Collaborations, Improvisations, InspirationsGAMBIER, Ohio (May 3, 2011)
Live music, international influences, doo-wop, and the recreation of a historically renowned dance are just a few of the pleasures that will inspire viewers of the 2011 Spring Dance Concert, performed May 5 through 7 in Bolton Theater.
The concert opens with "Kalangkang," the final work of senior dance major Paulina Gutierrez of Mexico City, Mexico. The title, meaning illusion, takes its name from music to be played by Kenyon's Indonesian gamelan ensemble on instruments originating in Bali and Java. Gutierrez, a member of Kenyon's Indonesian gamelan ensemble class this year, says that her choreography is "inspired by my admiration for Asian art-architecture, sculpture, music , and, of course, dance." The dance movement and the music developed separately at first, but eventually the dancers and musicians came together to compose a unified piece.
Shelley Fort '11 of Gambier, Ohio, and Chauncey Harrison '11 of New York City co-choreographed a quartet called "Evolution from the Mirror." In rehearsals the dancers combined the choreography with improvisation and writing exercises that examined their own intimate experiences, producing a work that explores the themes of being observed and observing.
Carrie Brueck '00 returned to Kenyon to teach and choreograph "Enotroupe" for the trio of Kathleen Bires '11 of Chattanooga, Tennessee; Delaney Lowman '11 of Saint Louis, Missouri, and Sarah Lass '13 of Denver, Colorado. The piece incorporates a video collage of water imagery collected at the Kokosing River, creating a meditative environment of movement that flows, swirls, and ebbs.
Laura Miller '11 choreographed "The Way You Hold Me Lately," whose six dancers portray the awkwardness of hormonal teenagers at a high school dance to a score of Sixties doo-wop music by Otis Redding, the Shirelles, and The Five Satins. Miller says, "My dancers helped to generate a lot of movement by calling upon some of their own awkward experiences in middle school and high school. I created an environment of being watched and watching others, and I think their self-consciousness is very clear."
Senior Delaney Lowman has worked all year with dance professor Julie Brodie on an interpretation of "The Shakers," originally choreographed by Doris Humphrey in 1930 and representing the religious group named and known for dancing during their meetings to literally shake away their sins. Lowman and Brodie worked with the Labanotation of the piece, the system of notation used to write out dance, as written by Ann Hutchinson Guest in 1948, in order to interpret and reconstruct the dance for this concert. As part of the process, the dancers were coached by Odette Blum, Notator and Professor Emeritus of Dance at The Ohio State University. "The Shakers" will be performed by a cast of thirteen dancers, accompanied by four musicians.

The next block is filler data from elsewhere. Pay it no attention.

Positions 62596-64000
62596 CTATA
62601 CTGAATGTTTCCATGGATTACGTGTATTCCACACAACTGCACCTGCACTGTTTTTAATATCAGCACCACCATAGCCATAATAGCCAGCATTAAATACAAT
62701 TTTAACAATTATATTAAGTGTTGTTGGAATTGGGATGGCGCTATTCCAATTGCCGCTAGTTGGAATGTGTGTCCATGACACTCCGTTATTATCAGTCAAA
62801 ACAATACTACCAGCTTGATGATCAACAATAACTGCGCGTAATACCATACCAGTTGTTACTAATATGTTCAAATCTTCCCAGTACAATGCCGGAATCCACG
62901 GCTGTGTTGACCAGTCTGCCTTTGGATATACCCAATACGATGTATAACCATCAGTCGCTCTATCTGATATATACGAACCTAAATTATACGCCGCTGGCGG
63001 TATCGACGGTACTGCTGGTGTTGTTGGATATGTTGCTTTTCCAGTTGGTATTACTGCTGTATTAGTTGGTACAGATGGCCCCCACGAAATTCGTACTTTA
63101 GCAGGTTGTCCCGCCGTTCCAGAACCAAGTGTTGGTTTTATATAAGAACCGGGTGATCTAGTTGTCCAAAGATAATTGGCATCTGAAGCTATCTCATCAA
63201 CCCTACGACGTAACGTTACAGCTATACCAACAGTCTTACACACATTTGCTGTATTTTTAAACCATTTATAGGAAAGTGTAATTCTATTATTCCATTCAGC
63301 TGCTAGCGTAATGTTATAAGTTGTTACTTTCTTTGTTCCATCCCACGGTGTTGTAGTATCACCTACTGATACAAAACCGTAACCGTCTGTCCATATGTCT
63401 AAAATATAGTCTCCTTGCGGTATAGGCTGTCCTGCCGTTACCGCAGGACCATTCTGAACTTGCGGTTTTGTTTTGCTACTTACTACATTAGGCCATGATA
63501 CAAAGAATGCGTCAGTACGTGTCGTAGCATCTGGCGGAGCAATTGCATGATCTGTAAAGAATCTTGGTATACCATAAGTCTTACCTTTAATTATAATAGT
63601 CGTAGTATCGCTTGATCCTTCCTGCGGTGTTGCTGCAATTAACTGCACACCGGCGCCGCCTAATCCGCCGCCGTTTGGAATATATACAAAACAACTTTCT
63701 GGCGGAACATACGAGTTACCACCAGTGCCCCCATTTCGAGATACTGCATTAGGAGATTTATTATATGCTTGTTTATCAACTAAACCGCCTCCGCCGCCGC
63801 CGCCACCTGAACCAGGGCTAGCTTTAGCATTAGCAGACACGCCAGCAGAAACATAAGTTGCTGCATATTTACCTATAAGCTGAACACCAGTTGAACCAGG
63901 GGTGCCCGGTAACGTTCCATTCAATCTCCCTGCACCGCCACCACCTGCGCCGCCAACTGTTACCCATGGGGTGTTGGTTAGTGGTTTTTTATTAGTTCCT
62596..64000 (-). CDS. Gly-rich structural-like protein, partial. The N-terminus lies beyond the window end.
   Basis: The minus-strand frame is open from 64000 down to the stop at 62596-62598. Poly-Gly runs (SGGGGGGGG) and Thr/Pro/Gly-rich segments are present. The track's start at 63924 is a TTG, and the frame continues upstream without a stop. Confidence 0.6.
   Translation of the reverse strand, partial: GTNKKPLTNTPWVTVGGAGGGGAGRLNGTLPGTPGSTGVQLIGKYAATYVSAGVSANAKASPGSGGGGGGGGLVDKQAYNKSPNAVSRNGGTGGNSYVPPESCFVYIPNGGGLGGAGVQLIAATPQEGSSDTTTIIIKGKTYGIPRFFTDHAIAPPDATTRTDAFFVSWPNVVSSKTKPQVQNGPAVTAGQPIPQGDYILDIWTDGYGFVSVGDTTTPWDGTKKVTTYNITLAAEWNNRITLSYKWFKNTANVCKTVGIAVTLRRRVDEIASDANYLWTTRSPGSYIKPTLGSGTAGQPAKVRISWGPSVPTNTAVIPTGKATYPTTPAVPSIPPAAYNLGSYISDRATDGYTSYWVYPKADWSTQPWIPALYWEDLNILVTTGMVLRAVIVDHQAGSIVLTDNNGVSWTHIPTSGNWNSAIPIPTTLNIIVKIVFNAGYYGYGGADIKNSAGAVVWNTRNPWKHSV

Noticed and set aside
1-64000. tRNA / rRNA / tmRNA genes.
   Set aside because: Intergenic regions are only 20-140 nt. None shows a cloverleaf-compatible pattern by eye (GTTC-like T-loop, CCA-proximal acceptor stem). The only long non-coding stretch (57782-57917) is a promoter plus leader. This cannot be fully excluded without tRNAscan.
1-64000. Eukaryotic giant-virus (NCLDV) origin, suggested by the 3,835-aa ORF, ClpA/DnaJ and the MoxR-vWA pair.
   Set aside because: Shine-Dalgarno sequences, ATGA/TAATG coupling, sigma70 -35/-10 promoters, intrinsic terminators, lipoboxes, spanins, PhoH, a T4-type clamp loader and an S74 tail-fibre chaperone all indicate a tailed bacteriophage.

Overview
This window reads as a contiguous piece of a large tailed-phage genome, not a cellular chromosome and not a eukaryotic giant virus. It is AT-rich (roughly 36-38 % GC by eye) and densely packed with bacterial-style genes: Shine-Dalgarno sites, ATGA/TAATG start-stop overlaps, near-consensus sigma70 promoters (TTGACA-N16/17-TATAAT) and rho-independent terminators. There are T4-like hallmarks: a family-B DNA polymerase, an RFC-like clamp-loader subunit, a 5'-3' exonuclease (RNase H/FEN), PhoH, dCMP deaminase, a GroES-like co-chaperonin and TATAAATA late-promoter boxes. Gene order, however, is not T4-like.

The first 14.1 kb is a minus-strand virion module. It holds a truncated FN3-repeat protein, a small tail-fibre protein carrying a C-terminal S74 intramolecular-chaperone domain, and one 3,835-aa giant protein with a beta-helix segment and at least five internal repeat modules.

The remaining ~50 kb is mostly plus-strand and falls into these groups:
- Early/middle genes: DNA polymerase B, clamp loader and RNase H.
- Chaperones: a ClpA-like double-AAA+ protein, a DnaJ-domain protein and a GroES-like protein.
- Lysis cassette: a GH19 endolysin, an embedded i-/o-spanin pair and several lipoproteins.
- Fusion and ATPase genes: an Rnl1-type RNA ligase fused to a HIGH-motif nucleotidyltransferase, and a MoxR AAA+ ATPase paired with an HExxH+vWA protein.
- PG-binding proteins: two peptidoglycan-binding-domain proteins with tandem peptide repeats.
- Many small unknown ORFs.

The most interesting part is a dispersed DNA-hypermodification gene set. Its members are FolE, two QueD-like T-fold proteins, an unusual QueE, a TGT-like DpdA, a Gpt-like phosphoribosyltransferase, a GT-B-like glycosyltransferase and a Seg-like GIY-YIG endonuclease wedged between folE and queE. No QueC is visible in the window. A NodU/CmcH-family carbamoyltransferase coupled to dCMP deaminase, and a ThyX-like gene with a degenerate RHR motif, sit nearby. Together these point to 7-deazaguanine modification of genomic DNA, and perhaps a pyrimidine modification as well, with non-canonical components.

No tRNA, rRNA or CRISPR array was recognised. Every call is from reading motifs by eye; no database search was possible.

Six dancers bring to life professor Balinda Craig-Quijada's "Chaise," a series of vignettes of varying tones and moods involving the manipulation of chairs, an ironing board, and the music of Belgian singer-songwriter Jacques Brel.
Robbie Letzler '12 of Atlanta, Georgia, choreographed "Sleepy Sentinel." The piece, he said, "responds to our ideas of comfort, confusion, violence, support, and all the other things that are felt when bodies reach out for each other." Letzler's seven dancers were "game to meet me halfway creatively and respond honestly to the movement ideas we researched together."
As a longstanding tradition, the concert closes with the senior piece. Visiting choreographer Molly Shanahan lived at Kenyon for a week, teaching dance classes and working with twelve senior dancers on her piece "Monarchs of an Impermeable Kingdom." The work represents a collaborative effort by Shanahan and the dancers, who created movement of their own through improvisational and exploratory exercises. The movement quality and relationships seen among the dancers on stage reflect the nostalgic, fond sentiments of the graduating class.
The Spring Dance Concert will be performed May 5, 6 and 7 at 8:00 p.m. in the Bolton Theater. Ticket prices are: $5 general admission; $2.50 group; $2 seniors/non-Kenyon students/children; and $1 Kenyon students. Call the box office at 740-427-5546 to purchase tickets.
by Cate Flanagan '11